In the global north and west, the latest capitalism has given us a culture of iPhones, smart houses, the internet of things, and driver-less cars, but it has also given us zero-hour contracts, fake news, algorithmic bias, the automated tyranny of Amazon workers, and Donald Trump. Workers in the global south and east, at the end of vast, high-speed networks of just-in-time supply chains and free trade zones, have been given mass suicides (at the Shenzhen Foxconn plant), sickness, disease, and death. But they have also been given cellphones, and the networks of capitalism have profited on that too, for example meeting the needs of informally employed African migrants who use the phones as banking, communication, and cash transfer systems.

Dyer-Witheford characterizes our period of capitalism as a “digital vortex” not unlike the tornado that whisked Dorothy off to Oz. The increasingly rapid cycles of capitalis accumulation sweep into people’s lives, in rare cases raising them to great heights, but most often sweeping their lives into ruin.

The cycles of accumulation, however, churn alongside cycles of struggle, resistance, and repurposing of the technologies themselves. Drawing on autonomous Marxism and communisation theory, Dyer-Witheford identifies spaces within the struggles of the proletariat itself which allow for resistance to capitalist totalization, as hopeless as that might often seem.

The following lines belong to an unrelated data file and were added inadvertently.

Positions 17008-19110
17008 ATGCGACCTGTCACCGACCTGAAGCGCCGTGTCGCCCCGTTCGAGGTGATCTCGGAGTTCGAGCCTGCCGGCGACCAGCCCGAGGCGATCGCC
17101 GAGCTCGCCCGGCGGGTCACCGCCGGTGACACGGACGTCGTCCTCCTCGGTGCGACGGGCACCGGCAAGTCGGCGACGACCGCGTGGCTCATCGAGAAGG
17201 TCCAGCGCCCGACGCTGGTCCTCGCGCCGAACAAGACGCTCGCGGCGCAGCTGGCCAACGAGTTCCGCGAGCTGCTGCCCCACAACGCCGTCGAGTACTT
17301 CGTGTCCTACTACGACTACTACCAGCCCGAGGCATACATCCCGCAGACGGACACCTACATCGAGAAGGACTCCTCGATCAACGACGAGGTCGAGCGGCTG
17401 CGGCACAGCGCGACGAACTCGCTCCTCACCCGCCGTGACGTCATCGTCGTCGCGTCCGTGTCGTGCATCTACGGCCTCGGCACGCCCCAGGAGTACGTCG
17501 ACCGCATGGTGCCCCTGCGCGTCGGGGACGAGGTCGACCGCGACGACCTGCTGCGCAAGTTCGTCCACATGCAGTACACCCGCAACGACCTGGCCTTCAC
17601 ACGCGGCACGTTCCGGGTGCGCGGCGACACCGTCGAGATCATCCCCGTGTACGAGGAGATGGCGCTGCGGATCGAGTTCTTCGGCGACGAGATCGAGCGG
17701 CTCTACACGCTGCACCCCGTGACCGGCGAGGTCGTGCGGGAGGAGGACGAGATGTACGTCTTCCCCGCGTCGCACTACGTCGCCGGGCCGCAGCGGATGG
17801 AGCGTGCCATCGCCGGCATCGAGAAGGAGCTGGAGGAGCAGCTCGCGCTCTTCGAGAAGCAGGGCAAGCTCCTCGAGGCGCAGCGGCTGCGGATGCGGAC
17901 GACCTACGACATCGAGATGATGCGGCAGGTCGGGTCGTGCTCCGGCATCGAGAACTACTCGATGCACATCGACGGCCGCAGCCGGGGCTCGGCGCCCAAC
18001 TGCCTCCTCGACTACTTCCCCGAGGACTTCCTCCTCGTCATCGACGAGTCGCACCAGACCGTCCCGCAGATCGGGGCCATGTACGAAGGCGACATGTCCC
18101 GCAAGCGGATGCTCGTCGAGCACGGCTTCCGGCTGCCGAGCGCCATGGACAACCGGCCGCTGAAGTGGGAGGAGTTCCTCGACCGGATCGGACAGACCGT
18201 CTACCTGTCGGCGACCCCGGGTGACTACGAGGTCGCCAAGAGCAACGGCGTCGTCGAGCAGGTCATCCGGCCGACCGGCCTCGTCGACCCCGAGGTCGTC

Dyer-Witheford offers a properly dialectical view of a hugely complex, vast, interconnected, and opaque system of production, circulation, and exploitation. His insistence on “proletariat” rather than working class, also offers up an interesting new perspective. For Marx, “proletariat” included those who were voluntarily or involuntarily unemployed, broading out from the concept of a working working class. This allows us to consider precarious labourers, the incarcerated, students, and many other classes of people who are just as - if not more - oppressed by capitalism, but who are left out of many twentieth-century accounts of class struggle. For example, Dyer-Witheford draws on the “autonomist” tradition of operaismo (workerism), a strain of Marxism that developed in Italy in the 1960s, and which included early theorists of unwaged labour performed primarily by women in the name of the reproduction of labour-power.

This critical view of the technologies of “late capitalism” is of vital importance to librarians right now. Gone are the days when we could uncritically look at our automation systems and think solely of the efficiencies they would introduce to our workflows and the benefits to our users through unmediated access to systems and the consistency offered by automated and networked metadata systems (e.g. MARC). We have to be aware of how these technologies are contributing to a reproletarianzation of library workers and our user constituencies, but also how the technologies we rely on are themselves reliant on criminally exploitated labourers in cheap labour zones at the end of networked supply chains. We can no longer subscribe to the optimistic view of “the information society” with the liberating effect of its technology, as I was taught in library school. We have to recognize our – complicit – place in a global “vortex” of high-speed, high-tech, forces and relations of production.


Sam Popowich

Discovery and Web Services Librarian, University of Alberta